New Study Shows Strong Standards Produce Jobs, Cleaner Cars

A new economic study looking at the impacts of national and state clean car standards shows these programs will benefit the economy, create more jobs, and cut pollution. The report, conducted by Synapse Energy Economics, Inc., finds that the current standards will save U.S. households nearly $40 billion in gasoline fuel by 2025 annually and $90 billion by 2035. As households re-invest those fuel savings back into the broader economy, the standards will create more than 100,000 additional jobs in 2025 and more than 250,000 in 2035.

Employment in auto and component manufacturing will also get a strong boost as consumers invest in more fuel efficient-technologies for vehicles. Overall, the U.S. gross domestic product would see an increase of more than $13 billion in 2025 and $16 billion in 2035.

drivinggrowth.org

A Trump Administration Weakening Would Increase Pollution, Harm Job Growth

Despite the popularity and success of the clean car standards, EPA Administrator Scott Pruitt is planning to declare the standards from model years 2022 to 2025 to be “not appropriate” later this week, the first step to weakening clean car rules. The move will largely benefit the petroleum industry, as consumers are provided less efficient passenger cars, pickup trucks, and SUVs and will ultimately spend more on gasoline. The global competitiveness of the U.S. auto industry will take a hit, as the world’s largest markets including China and Europe have adopted similar or even more aggressive requirements.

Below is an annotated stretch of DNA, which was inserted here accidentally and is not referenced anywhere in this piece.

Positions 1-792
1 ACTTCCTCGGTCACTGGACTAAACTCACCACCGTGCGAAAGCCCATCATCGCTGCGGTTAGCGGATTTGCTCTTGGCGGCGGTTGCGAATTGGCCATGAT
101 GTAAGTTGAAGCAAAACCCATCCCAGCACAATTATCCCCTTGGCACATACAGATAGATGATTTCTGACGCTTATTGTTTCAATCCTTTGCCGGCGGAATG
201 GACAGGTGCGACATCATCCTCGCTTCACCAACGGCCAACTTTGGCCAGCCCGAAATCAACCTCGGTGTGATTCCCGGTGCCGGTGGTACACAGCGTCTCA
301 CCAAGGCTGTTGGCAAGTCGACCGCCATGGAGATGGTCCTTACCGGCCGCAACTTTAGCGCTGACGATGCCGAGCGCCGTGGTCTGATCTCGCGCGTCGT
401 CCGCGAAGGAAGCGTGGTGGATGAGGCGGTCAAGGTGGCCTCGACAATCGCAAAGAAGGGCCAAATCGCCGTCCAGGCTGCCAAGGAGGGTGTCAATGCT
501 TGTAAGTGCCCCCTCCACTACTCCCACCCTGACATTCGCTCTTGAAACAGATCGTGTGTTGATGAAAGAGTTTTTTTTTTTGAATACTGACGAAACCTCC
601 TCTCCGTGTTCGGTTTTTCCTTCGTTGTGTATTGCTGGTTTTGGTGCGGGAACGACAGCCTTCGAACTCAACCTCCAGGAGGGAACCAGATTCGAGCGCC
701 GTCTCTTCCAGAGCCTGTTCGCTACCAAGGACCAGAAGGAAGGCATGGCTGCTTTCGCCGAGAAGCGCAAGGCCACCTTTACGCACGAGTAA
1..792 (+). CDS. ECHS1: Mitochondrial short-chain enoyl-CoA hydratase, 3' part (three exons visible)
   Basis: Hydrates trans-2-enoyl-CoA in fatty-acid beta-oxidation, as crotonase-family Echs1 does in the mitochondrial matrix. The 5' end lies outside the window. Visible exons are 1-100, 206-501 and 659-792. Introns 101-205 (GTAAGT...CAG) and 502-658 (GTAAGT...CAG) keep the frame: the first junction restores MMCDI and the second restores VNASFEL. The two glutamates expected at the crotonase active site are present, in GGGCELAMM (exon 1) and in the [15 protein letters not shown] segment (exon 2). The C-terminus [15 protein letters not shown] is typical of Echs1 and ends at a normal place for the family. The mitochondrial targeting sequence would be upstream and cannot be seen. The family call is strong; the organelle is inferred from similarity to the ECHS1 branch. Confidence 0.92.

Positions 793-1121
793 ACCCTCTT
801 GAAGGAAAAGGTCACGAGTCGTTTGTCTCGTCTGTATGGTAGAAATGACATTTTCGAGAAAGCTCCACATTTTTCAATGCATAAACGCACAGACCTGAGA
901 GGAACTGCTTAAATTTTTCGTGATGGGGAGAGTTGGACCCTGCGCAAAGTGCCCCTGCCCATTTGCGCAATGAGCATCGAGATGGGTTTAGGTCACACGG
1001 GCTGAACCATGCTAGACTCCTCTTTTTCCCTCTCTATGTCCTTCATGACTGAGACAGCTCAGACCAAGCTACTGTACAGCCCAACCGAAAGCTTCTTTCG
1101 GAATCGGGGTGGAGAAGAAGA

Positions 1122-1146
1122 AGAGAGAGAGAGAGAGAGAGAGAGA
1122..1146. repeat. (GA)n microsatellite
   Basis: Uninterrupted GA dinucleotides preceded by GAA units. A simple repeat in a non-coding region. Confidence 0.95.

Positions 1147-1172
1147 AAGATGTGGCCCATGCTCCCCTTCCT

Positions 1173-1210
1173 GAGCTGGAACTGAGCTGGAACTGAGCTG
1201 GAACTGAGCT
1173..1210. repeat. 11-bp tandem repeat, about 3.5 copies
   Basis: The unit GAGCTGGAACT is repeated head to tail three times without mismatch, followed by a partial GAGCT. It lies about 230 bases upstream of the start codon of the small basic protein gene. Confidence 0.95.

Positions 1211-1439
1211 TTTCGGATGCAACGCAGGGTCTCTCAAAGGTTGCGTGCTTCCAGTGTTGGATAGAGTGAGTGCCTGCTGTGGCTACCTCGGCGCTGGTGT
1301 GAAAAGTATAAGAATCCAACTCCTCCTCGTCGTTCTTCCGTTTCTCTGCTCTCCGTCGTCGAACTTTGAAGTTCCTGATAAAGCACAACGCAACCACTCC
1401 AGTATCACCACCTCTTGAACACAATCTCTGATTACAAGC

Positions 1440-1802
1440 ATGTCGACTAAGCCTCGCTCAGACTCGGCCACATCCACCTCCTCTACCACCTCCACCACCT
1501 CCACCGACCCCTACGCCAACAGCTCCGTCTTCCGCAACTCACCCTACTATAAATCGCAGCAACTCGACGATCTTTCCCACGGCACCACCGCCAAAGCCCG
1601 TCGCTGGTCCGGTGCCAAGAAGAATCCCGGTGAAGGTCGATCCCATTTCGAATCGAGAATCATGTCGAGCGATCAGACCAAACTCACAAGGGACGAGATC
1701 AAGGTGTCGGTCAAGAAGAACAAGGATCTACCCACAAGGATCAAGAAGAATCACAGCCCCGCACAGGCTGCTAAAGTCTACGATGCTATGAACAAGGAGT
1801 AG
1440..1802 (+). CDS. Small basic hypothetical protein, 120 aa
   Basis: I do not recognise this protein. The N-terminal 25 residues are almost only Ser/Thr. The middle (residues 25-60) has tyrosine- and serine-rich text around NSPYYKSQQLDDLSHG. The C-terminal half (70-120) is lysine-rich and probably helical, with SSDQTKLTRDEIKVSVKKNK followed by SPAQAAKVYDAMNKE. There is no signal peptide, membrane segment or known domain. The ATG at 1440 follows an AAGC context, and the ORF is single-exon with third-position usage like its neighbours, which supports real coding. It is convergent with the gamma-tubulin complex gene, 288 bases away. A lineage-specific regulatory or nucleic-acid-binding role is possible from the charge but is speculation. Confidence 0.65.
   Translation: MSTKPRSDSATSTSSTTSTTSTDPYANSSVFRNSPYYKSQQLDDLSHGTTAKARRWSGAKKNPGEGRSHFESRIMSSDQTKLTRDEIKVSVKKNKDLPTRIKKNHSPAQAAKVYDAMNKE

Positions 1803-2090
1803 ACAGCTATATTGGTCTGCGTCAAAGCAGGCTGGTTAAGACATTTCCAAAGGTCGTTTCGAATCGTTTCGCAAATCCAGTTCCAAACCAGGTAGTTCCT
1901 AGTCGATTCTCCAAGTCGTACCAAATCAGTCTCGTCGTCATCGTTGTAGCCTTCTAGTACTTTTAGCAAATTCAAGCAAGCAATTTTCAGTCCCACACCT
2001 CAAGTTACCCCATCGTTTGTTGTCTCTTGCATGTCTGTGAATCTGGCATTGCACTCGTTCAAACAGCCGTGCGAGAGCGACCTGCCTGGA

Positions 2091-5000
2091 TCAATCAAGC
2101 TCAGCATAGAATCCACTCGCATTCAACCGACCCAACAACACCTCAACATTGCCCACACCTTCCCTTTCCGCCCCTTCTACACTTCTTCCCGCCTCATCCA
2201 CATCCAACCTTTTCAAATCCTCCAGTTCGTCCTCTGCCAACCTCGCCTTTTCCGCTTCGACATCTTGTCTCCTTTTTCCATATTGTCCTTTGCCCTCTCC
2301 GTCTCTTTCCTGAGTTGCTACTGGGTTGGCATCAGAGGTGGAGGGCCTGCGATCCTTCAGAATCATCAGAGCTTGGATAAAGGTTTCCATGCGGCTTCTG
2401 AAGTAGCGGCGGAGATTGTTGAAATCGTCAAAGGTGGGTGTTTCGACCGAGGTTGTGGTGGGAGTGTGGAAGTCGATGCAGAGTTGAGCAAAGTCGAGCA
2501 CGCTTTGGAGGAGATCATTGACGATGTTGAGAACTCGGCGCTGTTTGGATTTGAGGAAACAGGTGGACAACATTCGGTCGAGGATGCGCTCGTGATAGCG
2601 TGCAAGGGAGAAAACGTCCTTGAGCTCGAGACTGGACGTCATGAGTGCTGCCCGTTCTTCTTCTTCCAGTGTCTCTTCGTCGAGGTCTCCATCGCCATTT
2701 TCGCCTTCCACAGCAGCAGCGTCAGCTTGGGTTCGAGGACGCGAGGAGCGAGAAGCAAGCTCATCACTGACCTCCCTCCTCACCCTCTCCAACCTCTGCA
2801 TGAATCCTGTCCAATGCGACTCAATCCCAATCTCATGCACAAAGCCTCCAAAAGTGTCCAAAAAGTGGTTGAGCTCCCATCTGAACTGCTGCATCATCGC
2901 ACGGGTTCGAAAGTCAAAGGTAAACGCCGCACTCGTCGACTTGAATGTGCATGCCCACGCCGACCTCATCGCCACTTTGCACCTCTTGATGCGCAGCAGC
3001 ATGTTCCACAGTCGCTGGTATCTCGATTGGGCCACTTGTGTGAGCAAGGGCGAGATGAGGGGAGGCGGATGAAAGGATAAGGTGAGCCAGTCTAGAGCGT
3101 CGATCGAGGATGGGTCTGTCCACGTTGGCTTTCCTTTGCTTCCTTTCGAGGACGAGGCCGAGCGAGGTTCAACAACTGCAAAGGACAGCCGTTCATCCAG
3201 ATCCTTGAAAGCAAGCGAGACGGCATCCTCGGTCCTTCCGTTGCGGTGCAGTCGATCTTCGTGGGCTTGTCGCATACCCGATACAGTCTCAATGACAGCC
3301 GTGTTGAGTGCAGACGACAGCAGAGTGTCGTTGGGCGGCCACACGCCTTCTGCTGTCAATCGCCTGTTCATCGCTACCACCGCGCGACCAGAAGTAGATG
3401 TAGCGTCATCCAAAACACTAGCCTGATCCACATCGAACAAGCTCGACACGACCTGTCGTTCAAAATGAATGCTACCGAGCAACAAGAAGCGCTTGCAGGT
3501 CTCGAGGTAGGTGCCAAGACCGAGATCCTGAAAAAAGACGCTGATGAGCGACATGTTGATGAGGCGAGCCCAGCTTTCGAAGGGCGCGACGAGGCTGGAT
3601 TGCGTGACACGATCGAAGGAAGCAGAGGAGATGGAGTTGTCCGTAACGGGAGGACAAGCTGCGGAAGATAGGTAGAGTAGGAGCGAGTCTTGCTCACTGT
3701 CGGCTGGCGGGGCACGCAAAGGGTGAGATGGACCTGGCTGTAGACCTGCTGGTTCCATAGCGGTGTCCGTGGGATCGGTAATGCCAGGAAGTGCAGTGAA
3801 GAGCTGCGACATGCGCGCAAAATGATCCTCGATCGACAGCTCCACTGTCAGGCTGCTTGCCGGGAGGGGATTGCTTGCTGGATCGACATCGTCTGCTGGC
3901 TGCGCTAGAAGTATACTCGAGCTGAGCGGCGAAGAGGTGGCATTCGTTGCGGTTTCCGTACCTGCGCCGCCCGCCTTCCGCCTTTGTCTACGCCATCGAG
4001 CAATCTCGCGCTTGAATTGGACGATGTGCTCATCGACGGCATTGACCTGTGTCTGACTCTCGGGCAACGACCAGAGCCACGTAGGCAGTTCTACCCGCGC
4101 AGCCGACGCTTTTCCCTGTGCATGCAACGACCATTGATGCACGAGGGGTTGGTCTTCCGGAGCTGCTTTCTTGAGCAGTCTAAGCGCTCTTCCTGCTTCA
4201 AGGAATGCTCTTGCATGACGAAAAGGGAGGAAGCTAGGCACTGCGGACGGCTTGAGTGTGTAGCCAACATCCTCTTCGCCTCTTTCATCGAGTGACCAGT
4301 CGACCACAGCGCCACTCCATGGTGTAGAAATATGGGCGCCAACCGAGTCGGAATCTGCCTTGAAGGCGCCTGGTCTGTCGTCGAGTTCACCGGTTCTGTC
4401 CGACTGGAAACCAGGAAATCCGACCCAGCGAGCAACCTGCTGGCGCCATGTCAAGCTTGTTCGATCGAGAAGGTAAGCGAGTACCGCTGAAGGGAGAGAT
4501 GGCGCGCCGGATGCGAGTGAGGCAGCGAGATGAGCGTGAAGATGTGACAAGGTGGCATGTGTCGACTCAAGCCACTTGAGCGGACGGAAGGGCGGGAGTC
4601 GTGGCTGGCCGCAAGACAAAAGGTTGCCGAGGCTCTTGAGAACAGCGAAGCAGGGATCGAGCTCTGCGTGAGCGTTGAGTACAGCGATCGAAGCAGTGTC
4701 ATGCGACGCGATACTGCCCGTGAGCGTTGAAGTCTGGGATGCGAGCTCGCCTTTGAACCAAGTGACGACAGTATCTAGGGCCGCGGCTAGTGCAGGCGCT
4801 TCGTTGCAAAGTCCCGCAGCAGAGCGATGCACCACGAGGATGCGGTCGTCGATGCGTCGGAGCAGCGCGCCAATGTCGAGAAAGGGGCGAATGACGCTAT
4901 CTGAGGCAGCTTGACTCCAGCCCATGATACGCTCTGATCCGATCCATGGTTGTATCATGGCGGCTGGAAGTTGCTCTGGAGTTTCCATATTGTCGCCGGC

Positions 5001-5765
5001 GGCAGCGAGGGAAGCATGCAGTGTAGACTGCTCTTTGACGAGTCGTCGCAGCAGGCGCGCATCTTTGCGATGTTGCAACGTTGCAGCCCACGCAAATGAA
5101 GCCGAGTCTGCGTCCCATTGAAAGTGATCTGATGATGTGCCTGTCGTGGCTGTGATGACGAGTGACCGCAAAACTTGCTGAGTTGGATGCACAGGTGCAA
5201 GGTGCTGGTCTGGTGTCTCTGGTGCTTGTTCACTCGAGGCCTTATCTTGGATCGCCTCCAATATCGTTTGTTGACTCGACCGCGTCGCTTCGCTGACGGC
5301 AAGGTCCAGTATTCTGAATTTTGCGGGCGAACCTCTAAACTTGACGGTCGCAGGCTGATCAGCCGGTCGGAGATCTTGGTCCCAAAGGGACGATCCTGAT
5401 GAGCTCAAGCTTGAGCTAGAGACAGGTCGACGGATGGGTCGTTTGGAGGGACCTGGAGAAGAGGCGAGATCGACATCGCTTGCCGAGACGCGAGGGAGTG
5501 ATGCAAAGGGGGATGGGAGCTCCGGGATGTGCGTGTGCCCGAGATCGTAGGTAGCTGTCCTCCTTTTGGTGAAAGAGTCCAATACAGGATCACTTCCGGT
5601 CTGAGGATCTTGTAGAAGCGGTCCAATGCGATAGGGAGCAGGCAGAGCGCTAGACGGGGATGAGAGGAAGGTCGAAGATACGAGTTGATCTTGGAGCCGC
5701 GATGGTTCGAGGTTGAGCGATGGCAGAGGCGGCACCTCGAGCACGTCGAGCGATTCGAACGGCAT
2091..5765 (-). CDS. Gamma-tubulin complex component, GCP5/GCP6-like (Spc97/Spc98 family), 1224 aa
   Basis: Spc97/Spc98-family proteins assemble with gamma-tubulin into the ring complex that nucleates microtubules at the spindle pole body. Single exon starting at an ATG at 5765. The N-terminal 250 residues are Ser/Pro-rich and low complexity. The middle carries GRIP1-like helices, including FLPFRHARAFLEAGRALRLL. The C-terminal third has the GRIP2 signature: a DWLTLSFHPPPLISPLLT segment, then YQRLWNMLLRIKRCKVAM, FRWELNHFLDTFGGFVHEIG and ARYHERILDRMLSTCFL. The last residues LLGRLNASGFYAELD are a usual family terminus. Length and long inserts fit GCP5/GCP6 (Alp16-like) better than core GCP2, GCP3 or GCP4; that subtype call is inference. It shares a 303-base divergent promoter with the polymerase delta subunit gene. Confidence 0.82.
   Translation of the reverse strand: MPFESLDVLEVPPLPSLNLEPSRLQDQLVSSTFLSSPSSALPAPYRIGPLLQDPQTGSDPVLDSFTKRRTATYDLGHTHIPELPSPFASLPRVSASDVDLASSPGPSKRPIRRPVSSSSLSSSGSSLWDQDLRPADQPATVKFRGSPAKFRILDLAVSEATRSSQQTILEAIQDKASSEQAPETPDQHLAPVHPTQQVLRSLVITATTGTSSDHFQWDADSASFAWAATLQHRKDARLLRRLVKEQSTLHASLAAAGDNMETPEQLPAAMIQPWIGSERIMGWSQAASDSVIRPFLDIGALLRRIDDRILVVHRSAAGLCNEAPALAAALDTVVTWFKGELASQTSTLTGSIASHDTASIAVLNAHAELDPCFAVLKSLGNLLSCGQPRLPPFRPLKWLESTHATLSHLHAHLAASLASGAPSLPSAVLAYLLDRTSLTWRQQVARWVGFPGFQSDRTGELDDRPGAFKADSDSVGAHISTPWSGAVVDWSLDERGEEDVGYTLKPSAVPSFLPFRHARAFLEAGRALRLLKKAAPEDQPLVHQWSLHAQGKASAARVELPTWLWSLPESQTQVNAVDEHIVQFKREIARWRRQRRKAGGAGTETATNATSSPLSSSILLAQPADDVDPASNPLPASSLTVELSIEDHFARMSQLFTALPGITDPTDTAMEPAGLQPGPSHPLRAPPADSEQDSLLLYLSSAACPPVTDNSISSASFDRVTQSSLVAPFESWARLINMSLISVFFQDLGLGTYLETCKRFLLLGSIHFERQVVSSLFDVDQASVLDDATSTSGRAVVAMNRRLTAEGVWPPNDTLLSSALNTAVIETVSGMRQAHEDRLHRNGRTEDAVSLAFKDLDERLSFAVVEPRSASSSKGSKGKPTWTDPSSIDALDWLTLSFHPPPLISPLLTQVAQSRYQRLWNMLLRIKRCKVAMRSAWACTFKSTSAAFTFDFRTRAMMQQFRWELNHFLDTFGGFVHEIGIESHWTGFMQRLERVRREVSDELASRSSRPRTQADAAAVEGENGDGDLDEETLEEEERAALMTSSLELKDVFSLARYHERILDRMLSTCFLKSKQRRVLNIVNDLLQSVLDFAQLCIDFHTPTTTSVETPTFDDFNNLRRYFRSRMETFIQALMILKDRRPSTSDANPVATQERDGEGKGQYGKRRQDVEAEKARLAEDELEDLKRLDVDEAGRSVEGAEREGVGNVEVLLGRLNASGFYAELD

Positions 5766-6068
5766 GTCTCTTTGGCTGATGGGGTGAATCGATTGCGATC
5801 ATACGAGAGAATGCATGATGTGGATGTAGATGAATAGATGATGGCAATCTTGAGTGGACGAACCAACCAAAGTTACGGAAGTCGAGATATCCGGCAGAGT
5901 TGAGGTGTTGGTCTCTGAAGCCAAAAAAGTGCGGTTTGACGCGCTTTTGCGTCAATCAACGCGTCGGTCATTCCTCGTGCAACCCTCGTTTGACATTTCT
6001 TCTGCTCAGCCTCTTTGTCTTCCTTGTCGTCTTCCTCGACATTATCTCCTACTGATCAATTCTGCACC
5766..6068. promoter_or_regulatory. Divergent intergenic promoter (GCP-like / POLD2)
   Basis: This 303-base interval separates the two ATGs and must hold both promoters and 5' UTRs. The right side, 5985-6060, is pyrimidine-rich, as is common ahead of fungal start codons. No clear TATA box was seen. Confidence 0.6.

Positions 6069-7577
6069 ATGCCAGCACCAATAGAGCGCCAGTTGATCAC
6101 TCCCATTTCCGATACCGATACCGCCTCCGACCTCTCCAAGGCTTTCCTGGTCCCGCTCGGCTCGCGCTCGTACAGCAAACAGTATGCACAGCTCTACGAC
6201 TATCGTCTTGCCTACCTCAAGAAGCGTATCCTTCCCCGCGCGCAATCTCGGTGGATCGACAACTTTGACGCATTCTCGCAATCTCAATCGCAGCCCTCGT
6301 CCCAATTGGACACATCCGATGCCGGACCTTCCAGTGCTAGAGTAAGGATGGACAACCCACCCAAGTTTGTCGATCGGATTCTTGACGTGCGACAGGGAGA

But the efforts by the Trump administration may be headed for a car-wreck, as the pathway to weakening the rules will run into a wall of state attorney generals and a bevy of stakeholders all opposed to weakening standards, with years of administrative and legal battles to come, absent cooler heads prevailing. 

Correction of Auto Industry’s Own Analysis Shows the Standards Are Benefiting the Economy

In conducting the analysis prepared for the Union of Concerned Scientists, Natural Resources Defense Council and American Council for an Energy-Efficient Economy, Synapse also analyzed the findings of a jobs report sponsored by Alliance of Automobile Manufacturers and being used to weaken standards, published last year and conducted by Indiana University (IU). Several analytical errors and methodological inconsistencies were found that biased the Alliance’s results including under-counting fuel savings. While IU corrected for two of these errors in a subsequent publication, when Synapse corrected for the remaining inconsistencies such as consumers never finance their vehicle purchases, the economic and job findings were positive across all years.

Such strong findings point to one conclusion. The Trump administration’s efforts to weaken the standards will only hurt U.S. jobs, the economy, and the environment. NRDC is committed to protecting strong standards and the benefits they provide.

Source: UCS, NRDC, ACEEE Factsheet

About the Authors

Simon Mui

Deputy Director, Clean Vehicles & Fuels Group, Climate & Clean Energy Program

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